The truth of the matter is… I made this recipe two weeks ago. What?! You must be thinking to yourself. I’m afraid it’s true. I made a beautiful bubbly pot of sauce, but was so consumed with visiting home and getting my new place ready and painting and planning that I never had time to make a batch of pasta so that I could photograph the darn thing. Much to my dismay, the portion of sauce that I’d reserved for photographing went bad during that time, and I wasn’t about to photograph and post pictures of rotten sauce.
On the bright side, this afforded me the opportunity to tweak the recipe. Back in January, Boone had suggested strawberries and tomatoes, but I wanted to wait for the summer when such produce would be both a) at its peak, and b) on sale at the grocery store. Both of these things have lately been the case. In that past, I had made a salsa with strawberries and tomatoes, but I felt that I couldn’t just replicate that idea and call it a new mashup. Instead, I decided to take inspiration from a favorite salad of mine (spinach topped with sliced strawberries, balsamic vinegar and sliced raw red onion) to create a naturally sweet and tangy tomato sauce.
Now, the sauce you see above is a beautiful rich, deep red, but this was not the case for the first batch. Instead, it was a muddy rusty orange-red, which disappointed me a lot. As sad as I was to have sacrificed a portion of the first batch of sauce, I was glad to have the opportunity to make some changes. In the previous batch, I had roasted the strawberries, which brought out lovely sweetness but also caused the berries to leech their redness and turn sort of white. I decided to forego that step in favor of a truer berry color. I also simmered my first batch in vegetable broth, which I believe contributed to the diluted, orangey color. I decided to swap it out for tomato puree which would not only enhance the redness of the sauce, but would also simplify the flavors in play: tomato, strawberry, balsamic, red onion. That’s about it. Anything else would just be filler.
I served the sauce over whole grain spaghetti enriched with flax seed. I know what you’re thinking… but I’d heard good things about flax pasta, so I decided to give it a go. I know that most whole wheat pastas can have a gritty texture and a distinctly healthy (and not in a good way) flavor, but this was not that at all. This pasta had semolina smoothness and the flavors of the grains were essentially undetectable under a generous coating of sauce, just like regular white-flour pasta. Just with a lot more fiber and nutrients. And you know how I like fiber… and nutrients.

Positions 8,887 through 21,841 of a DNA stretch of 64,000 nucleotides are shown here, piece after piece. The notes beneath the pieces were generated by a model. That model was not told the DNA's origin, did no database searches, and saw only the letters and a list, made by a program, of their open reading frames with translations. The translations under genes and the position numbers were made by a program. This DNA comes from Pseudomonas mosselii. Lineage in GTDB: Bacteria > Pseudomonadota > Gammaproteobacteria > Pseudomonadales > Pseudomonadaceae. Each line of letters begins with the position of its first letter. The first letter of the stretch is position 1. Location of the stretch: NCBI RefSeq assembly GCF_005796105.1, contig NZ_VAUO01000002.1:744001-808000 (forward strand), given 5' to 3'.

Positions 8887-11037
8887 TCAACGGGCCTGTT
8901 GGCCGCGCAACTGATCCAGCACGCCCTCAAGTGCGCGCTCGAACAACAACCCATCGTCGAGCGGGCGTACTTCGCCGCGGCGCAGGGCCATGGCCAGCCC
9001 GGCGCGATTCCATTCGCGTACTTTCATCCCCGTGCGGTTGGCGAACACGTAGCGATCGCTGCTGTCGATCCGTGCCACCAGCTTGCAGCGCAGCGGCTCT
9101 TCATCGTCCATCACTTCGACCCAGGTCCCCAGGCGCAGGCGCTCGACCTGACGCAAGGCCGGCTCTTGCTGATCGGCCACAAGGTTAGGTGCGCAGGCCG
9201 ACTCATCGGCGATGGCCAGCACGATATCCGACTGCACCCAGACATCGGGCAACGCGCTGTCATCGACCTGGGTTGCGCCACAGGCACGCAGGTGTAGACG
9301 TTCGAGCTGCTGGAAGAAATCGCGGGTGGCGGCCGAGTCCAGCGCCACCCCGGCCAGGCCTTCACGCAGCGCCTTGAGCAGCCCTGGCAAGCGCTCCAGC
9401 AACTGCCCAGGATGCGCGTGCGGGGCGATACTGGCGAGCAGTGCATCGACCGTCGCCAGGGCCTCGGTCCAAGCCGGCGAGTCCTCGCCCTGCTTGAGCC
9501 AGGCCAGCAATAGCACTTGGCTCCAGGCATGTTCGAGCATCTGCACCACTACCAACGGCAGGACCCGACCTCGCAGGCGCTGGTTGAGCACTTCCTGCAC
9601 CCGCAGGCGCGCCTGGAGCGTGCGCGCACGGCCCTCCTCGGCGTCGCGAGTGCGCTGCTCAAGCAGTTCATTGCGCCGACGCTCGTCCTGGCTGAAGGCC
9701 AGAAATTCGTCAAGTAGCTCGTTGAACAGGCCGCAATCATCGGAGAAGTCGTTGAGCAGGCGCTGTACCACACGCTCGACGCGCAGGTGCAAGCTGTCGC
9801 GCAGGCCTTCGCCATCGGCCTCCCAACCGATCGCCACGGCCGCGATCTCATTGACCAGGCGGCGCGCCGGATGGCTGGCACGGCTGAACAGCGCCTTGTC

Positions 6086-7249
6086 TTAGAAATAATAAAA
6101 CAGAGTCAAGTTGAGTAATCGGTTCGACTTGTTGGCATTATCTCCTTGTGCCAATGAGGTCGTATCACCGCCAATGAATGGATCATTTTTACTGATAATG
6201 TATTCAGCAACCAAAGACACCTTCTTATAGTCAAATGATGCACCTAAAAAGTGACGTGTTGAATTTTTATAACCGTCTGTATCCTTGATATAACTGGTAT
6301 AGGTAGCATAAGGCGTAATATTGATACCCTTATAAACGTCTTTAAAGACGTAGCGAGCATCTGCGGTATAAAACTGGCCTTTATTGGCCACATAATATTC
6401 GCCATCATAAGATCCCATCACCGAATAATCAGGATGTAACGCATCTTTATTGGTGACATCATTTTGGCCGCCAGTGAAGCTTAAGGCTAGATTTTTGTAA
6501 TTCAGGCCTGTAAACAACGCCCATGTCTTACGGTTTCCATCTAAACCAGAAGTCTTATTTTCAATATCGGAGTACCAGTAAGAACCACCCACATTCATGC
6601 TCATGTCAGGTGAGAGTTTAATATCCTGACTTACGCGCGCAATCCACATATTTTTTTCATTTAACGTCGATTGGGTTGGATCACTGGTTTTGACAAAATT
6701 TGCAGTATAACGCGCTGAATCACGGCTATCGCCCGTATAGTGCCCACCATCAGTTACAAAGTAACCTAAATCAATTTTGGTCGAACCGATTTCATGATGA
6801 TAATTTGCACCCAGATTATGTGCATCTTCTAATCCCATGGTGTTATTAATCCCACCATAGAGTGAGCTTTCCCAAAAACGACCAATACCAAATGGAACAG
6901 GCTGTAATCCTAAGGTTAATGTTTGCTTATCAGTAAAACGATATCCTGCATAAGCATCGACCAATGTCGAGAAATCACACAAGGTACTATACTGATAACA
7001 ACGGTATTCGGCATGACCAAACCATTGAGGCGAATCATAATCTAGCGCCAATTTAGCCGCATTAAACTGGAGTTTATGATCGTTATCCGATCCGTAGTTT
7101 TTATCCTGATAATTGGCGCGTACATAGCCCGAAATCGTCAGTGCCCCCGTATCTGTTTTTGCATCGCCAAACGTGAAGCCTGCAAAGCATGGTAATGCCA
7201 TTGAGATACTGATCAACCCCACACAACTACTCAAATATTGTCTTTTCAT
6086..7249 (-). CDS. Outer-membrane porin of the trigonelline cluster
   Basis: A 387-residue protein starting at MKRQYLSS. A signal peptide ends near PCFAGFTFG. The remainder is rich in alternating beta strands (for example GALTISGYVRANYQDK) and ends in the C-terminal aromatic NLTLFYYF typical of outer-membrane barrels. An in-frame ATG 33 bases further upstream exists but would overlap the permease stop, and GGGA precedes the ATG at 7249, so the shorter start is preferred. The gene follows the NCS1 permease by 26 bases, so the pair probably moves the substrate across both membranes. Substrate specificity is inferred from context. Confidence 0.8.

As for the sauce itself, my unofficial taste testers thought that the strawberry was a little hard to identify, but gave the sauce a nice natural sweetness and a distinctly fruity profile. Next time, I would consider roasting a portion of the strawberries, or potentially adding a few more, but I don’t need my pasta sauce to taste like a sundae topping. If a surprise ingredient can add interest to an otherwise standard dish, even if it’s fairly unidentifiable, that’s enough for me! All in all, I definitely need to get my act together about posting in a more timely fashion, but the opportunity to make a recipe twice was a nice change!
Up next: Jalapeño and Brown Sugar!
(Photos by Nick von Keller, equipment provided by Diana Wright)
Shall we begin with a life update? Well, since you asked! It’s been a while, again, I know, but I have a really good excuse I promise. It’s because I am now officially a workin’ girl! No, not that kind… but I have secured an awesome assistant position at a great production company ! Ever so grateful and unnecessarily exhausted (it’s been light, it’s entirely unjustified), this had lead to yet another lag in the posting regime. Excuses, excuses, but serious. I am now putting my foot down. I am going to get on a more regular posting schedule. Or bust!
Luckily, this week’s (yes, I’ll be getting into a weekly routine) post is very shelf-stable and, in my opinion, gets better with a little time. I swear it’s true. For months now, I’ve been trying to come up with a mashup for celery root and cocoa nibs. Merri suggested it a while back, so we tried simply roasting the celery root with cocoa nibs on it. It was delicious! Since celery root gets sweeter in the oven, the natural sugars played nicely with the bitterness of the unsweetened cocoa flavor. It turned out great, and I considered posting it, but ultimately I decided that simply throwing two ingredients together isn’t much of a recipe. I’ll show you a picture, why not?
Though I new the combination was successful, I struggled to come up with a recipe that could prove it (though, try just the roasted combo, it’s awesome). On my way down to LA, Merri handed me a huge bag of cocoa nibs and said, “Do something with these.” Of course, I had to abide. Then, the other day I was flipping through one of my favorite dessert cook books, Christie Matheson’s Salty Sweets. If you know me, you know I’m obsessed with things that achieve that perfect enhancing balance of salty and sweet, so it makes sense that I would draw a lot of inspiration from that book.
Anyway, in the book I found a recipe for dried cherry and cocoa nib granola that looked fantastic. I love dried cherries (if you’ve never had them, picture the juicer and all around more delicious big sister of the dried cranberry) and the recipe also included maple syrup, one of my other super-favorite things. I thought about it for a moment and then wondered if I could candy celery root the way that many candy fresh ginger root. Turns out: you most certainly can. Playing off a candied ginger recipe from Alton Brown, I created my own spin on Christie’s granola with a very unexpected twist.
For the candied celery root, prepare a baking dish with parchment paper or foil very lightly coated with cooking spray. Place the sliced celery root and the water in a medium saucepan over medium high heat. Cook until the root is tender, about 20 minutes. Drain in a colander over a bowl, reserving ¼ cup of the cooking liquid.